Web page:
If U.S. Fish and Wildlife Service predictions hold, this year 92 million ducks will migrate south from their northern breeding grounds. Many factors will challenge the survival of these migrants, one of which is disease. According to Dr. Lynn Creekmore, hundreds of thousands of waterfowl are presently dying from avian botulism in flyway staging sites in southern Canada and the northern U.S.
Dr. Creekmore is a wildlife disease biologist at the U.S. Geological Survey's National Wildlife Health Center in Madison, WI. It is her job to monitor the occurrence of wildlife disease events in the U.S. Dr. Creekmore points out that avian botulism is the most serious disease of waterfowl in North America and quite likely the world.
The disease can produce massive annual mortality; during this year's fall migration, Canadian biologists are estimating the losses at one southern Saskatchewan lake to be as high as 300,000 to 500,000 birds. Also this year, at the Bear River Migratory Bird Refuge, along the shores of the Great Salt Lake, U.S. Fish and Wildlife Service biologists report waterfowl mortality from botulism has reached nearly 100,000 birds. Most recently, approximately 5,600 birds are believed to have died from botulism at a National Wildlife Refuge in Illinois. What is even more troubling is that the mortality is continuing and may not end until cold weather drives the birds further south.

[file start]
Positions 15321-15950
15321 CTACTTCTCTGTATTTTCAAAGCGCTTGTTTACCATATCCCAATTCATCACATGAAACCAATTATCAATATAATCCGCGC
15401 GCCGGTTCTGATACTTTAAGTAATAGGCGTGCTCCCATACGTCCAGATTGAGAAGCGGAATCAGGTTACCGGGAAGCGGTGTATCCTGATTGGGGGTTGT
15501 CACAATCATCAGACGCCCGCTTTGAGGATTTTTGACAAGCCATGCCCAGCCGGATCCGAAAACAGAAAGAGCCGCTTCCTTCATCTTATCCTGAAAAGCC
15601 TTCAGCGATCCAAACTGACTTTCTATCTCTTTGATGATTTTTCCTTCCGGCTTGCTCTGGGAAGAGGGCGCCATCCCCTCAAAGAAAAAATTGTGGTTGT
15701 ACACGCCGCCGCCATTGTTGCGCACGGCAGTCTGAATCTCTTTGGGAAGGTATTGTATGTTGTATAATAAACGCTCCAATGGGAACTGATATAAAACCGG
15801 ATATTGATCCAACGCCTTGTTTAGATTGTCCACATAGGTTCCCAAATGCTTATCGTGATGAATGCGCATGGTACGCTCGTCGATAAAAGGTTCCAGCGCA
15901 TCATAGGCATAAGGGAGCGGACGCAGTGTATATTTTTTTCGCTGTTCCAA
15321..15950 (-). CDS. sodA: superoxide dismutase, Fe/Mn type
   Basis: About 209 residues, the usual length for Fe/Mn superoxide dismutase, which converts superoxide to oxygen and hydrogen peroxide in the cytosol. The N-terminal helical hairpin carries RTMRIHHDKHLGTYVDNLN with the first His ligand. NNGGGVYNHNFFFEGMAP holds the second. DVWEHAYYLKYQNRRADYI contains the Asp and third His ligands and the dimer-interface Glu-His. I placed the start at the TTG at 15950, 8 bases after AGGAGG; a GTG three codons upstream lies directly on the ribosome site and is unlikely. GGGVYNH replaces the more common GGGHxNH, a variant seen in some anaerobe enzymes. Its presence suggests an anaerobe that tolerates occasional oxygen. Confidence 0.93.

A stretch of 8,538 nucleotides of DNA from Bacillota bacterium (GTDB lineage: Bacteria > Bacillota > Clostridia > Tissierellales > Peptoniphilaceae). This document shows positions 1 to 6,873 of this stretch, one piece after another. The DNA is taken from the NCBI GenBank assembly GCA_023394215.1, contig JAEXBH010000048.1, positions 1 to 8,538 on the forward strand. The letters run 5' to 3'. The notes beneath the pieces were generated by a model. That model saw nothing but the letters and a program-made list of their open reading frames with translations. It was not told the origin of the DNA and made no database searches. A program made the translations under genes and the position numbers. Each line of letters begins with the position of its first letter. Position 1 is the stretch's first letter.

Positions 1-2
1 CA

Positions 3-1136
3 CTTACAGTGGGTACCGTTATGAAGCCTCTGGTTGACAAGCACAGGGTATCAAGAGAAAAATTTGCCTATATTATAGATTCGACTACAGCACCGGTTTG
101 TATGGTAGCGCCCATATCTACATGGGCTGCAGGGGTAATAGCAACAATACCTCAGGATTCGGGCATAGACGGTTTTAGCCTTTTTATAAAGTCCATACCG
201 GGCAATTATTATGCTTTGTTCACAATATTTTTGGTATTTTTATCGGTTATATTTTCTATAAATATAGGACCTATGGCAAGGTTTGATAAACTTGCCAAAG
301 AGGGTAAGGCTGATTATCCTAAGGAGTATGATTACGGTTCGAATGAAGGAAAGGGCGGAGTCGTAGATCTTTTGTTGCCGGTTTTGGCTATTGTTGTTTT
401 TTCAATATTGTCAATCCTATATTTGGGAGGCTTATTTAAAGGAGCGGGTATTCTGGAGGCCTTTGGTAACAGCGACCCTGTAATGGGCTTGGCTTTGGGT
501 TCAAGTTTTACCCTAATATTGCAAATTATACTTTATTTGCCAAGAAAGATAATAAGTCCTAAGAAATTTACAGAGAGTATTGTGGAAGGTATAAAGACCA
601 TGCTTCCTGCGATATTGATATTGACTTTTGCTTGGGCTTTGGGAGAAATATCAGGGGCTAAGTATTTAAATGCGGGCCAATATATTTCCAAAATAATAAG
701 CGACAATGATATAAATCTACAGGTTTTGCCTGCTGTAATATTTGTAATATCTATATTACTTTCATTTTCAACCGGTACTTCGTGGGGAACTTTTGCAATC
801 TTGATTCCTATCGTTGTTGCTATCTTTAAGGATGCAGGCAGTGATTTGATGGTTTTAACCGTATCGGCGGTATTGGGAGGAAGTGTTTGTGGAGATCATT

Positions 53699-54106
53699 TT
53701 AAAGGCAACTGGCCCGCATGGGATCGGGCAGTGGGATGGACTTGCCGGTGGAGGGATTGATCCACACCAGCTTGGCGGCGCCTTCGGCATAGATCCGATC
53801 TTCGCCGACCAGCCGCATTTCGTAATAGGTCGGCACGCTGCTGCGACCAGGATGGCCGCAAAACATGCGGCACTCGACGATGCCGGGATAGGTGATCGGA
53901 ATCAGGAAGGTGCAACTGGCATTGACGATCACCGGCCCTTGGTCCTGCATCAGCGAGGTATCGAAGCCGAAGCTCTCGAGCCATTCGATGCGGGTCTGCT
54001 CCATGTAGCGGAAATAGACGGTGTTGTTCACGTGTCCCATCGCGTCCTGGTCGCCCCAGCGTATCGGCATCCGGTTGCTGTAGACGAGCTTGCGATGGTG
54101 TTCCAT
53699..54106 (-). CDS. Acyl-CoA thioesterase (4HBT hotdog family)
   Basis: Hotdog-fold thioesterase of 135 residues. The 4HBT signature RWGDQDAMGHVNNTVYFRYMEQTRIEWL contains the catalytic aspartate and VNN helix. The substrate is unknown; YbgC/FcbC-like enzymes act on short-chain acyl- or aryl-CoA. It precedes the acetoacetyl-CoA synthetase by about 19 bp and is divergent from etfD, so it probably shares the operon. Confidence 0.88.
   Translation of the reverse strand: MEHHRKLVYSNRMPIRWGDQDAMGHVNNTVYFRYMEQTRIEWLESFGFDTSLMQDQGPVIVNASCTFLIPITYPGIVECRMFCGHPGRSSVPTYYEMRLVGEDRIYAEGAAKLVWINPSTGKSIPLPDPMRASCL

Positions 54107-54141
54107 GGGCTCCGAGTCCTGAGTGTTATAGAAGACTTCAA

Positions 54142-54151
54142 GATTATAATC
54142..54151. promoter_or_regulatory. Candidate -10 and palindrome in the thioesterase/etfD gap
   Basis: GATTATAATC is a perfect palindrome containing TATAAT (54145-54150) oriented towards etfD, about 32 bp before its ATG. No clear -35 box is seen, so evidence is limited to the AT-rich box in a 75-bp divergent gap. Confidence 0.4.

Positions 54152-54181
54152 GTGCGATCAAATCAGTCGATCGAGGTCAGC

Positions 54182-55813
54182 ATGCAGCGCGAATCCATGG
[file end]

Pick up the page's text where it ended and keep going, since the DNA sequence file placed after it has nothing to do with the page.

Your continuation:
Avian botulism is a disease of birds resulting from the ingestion of a paralyzing toxin produced by the bacterium, Clostridium botulinum type C. The toxin is closely related to botulism toxins A and B, which are responsible for a similar food-borne disease in humans. Affected birds lose coordination and show signs of paralysis of the legs and wings and labored breathing. In advanced stages of the disease, the birds cannot hold their heads up, and often drown or suff
Contact: Casey Stemler
United States Geological Survey